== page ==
Although Kant’s moral theory makes many great points about fairness and equality, the negatives of the theory outweigh the positives. Kant’s moral theory would never be able to function in today’s society. His theory is based solely on always fulfilling your moral duty. Which would be impossible since once someone told a lie or showed emotion everything would fall apart. Due to the fact that everyone wouldn’t trust anyone anymore which wouldn’t end up well. Deontology is defined as the theory of duty.
Kant’s moral theory can be categorized as a deontological theory, due to his belief that you have a moral duty to fulfill (Kant 114). Kant believes that all people have intrinsic or inherent value. Which in simple terms mean that we as human beings are held to a higher standard; to know what is right and wrong (Kant 114). Kant states that there are only two principles for an action to be morally right. First, you must have done the action out of the motivation of good will. Kant defines good will as “To act out of duty, out of a concern and respect for the moral law”(Kant 114). Good will plays a very important role on assessing the moral worth of an action.
Kant explains that you can’t just have good will for an action but also you must do the right thing. So without good will you couldn’t determine any action morally right. The second principle is that the action must conform to moral law. If you follow these two Blezien 3 principles the outcome being good or bad is not your responsibility (Kant 113). Moral law is universal and is determined by categorical imperatives. The use of categorical imperatives plays a big role in Kant’s overall moral theory. The first categorical imperative formulation is “ Act only on that maxim that you can will as a universal law” (Kant 116).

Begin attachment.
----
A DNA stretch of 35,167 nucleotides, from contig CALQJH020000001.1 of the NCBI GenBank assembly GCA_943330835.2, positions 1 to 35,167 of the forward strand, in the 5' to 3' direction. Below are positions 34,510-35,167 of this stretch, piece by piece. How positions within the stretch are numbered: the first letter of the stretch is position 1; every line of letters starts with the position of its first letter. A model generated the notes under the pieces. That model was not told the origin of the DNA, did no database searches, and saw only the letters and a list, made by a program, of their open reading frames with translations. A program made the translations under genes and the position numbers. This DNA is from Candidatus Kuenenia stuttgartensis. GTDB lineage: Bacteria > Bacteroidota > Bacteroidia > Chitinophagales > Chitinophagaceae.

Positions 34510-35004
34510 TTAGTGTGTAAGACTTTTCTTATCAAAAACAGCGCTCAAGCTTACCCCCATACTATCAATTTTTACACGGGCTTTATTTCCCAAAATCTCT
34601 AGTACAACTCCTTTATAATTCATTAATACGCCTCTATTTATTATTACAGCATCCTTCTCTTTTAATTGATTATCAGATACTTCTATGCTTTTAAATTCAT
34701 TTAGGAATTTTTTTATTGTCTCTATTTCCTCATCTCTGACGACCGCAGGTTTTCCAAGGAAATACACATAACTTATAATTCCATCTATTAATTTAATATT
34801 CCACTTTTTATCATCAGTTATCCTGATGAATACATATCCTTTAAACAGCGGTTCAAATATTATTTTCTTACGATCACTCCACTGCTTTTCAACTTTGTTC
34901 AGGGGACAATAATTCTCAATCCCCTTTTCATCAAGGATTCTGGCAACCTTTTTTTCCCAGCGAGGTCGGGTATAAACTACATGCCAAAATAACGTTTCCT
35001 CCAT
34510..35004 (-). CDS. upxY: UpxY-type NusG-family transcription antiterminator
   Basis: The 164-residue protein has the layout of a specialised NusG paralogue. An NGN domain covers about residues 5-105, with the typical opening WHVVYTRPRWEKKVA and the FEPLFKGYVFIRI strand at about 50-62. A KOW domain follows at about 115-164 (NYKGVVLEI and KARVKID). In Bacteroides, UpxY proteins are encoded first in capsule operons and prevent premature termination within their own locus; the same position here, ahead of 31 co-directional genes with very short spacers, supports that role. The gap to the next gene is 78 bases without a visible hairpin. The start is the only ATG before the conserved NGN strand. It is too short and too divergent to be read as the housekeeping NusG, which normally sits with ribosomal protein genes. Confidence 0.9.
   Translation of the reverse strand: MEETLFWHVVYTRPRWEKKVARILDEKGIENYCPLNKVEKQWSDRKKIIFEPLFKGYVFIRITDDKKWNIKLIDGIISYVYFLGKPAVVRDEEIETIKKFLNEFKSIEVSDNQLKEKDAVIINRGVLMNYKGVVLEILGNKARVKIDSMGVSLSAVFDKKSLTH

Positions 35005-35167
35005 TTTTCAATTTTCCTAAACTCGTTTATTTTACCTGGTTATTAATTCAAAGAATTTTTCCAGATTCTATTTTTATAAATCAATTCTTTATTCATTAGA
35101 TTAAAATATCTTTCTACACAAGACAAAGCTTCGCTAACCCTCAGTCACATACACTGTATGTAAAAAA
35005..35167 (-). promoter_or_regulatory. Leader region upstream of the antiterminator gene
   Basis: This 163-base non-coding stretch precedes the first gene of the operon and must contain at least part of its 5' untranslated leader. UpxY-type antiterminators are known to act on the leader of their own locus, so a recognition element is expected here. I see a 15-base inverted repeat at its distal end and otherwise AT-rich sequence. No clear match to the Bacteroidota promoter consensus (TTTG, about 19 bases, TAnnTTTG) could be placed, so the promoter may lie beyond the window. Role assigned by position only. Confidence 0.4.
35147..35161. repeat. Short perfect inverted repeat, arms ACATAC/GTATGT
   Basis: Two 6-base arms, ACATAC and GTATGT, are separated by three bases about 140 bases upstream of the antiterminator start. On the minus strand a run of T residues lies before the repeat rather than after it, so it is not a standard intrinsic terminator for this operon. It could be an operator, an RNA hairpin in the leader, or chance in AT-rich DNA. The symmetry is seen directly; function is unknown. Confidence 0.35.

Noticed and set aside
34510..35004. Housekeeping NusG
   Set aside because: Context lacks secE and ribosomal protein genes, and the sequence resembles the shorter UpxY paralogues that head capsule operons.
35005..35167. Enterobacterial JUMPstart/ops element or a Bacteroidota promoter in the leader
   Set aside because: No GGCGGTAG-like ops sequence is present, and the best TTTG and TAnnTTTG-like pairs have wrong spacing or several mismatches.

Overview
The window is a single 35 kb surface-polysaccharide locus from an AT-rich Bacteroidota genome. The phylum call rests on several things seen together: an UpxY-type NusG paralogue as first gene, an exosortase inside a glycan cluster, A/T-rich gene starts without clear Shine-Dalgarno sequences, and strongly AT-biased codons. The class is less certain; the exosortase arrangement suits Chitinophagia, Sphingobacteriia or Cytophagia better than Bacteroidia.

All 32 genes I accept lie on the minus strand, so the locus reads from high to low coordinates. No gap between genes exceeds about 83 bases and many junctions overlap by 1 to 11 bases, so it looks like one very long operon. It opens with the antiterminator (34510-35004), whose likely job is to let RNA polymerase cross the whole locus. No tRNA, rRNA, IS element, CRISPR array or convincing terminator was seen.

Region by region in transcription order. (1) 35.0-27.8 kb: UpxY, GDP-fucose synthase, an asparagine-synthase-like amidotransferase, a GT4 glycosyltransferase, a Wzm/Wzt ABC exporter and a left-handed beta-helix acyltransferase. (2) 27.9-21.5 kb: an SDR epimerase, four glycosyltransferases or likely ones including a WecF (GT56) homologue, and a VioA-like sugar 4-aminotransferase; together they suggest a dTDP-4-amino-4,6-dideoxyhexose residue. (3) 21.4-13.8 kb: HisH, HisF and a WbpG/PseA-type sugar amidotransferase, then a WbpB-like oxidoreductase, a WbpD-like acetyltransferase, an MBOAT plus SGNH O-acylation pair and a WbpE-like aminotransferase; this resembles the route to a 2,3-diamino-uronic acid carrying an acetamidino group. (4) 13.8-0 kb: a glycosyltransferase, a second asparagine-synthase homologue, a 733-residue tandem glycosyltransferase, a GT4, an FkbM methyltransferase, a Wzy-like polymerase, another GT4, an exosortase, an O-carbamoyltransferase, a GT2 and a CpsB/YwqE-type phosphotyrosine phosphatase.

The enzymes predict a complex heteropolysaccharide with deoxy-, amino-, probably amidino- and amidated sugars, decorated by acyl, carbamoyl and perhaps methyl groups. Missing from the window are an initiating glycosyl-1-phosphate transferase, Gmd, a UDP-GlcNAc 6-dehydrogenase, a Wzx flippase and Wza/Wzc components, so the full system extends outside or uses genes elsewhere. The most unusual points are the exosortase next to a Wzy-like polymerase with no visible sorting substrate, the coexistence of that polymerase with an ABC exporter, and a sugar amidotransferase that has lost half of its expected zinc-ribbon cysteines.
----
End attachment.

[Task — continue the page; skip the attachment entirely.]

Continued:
This categorical imperative applies to everyone and focuses on your thought process before you act on something. You must ask yourself is what I’m about to do something I can approve of others doing on the regular? If you can’t approve of others committing the same act then your action wouldn’t pass the categorical imperative test. Kant’s second formulation is “ Always treat humanity, whether in your own person or that of another, never simply as a means but always at the same time as an end” (Kant 117). The second categorical imperative applies to your individual self and everyone else.
This imperative focuses on how you should always acknowledge everyone’s value and existence. There is never a time where you should use someone or let someone use you. My first time reading about Kant’s moral theory I thought there were only weaknesses. After I spent more time analyzing the theory, I found that there are both strengths and weaknesses. A strength that I found was how Kant really expressed that everyone is to be treated equally. Kant says that since all humans are rational beings that we are all capable of respecting others.
This is a strength because with everyone using their moral obligation to treat each other equally things would be a lot easier. People would not only consider themselves before acting on something but they would have to make sure they are Blezien 3 considering the moral thing to do. If this idea of equality were universal and followed by everyone; there would be a lot less violence, depression, and racial tension. Which would leave everyone overall satisfied since everybody is following the moral law. A critical weakness I found in Kant’s moral theory is that he says there is a right and wrong for everything.
This is a weakness because; there are many examples where using good will isn’t the best answer. For example when I read that Kant suggested that if a killer comes to your house; and asked where your friend is to kill him you must tell the truth. That seems a little extreme and I have to disagree that would be the best thing to do. Your emotions would sure be going crazy which already makes your answer morally wrong according to Kant. He needs to know where to draw the line and shouldn’t be only on one side.
In this paper I have described the basic principles of Kant’s moral theory. I have learned that without having a good will you can never be morally right according to Kant. His categorical imperatives show a lot of fairness and equality, but when it comes down something simple like lying to someone who wants to kill your friend to save your friends life you’re not morally correct. Overall, Kant’s moral theory was very interesting to study how philosophers thought back then. I wonder what Kant would think if he knew how much we let our emotions affect our decisions.
Courtney from Study Moose
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